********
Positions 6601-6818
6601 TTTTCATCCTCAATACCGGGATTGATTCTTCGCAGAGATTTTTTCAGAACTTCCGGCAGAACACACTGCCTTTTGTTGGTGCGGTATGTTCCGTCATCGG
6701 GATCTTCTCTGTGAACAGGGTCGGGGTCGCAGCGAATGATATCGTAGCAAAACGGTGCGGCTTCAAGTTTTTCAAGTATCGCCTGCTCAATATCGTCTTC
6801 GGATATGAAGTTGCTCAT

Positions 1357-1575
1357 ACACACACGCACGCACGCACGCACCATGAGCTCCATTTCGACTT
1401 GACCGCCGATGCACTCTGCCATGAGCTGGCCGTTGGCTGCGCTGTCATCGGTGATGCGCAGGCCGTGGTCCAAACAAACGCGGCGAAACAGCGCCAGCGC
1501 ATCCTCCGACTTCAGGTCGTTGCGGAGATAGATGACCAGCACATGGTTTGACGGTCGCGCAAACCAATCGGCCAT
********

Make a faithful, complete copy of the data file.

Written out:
Positions 6601-6818
6601 TTTTCATCCTCAATACCGGGATTGATTCTTCGCAGAGATTTTTTCAGAACTTCCGGCAGAACACACTGCCTTTTGTTGGTGCGGTATGTTCCGTCATCGG
6701 GATCTTCTCTGTGAACAGGGTCGGGGTCGCAGCGAATGATATCGTAGCAAAACGGTGCGGCTTCAAGTTTTTCAAGTATCGCCTGCTCAATATCGTCTTC
6801 GGATATGAAGTTGCTCAT

Positions 1357-1575
1357 ACACACACGCACGCACGCACGCACCATGAGCTCCATTTCGACTT
1401 GACCGCCGATGCACTCTGCCATGAGCTGGCCGTTGGCTGCGCTGTCATCGGTGATGCGCAGGCCGTGGTCCAAACAAACGCGGCGAAACAGCGCCAGCGC
1501 ATCCTCCGACTTCAGGTCGTTGCGGAGATAGATGACCAGCACATGGTTTGACGGTCGCGCAAACCAATCGGCCAT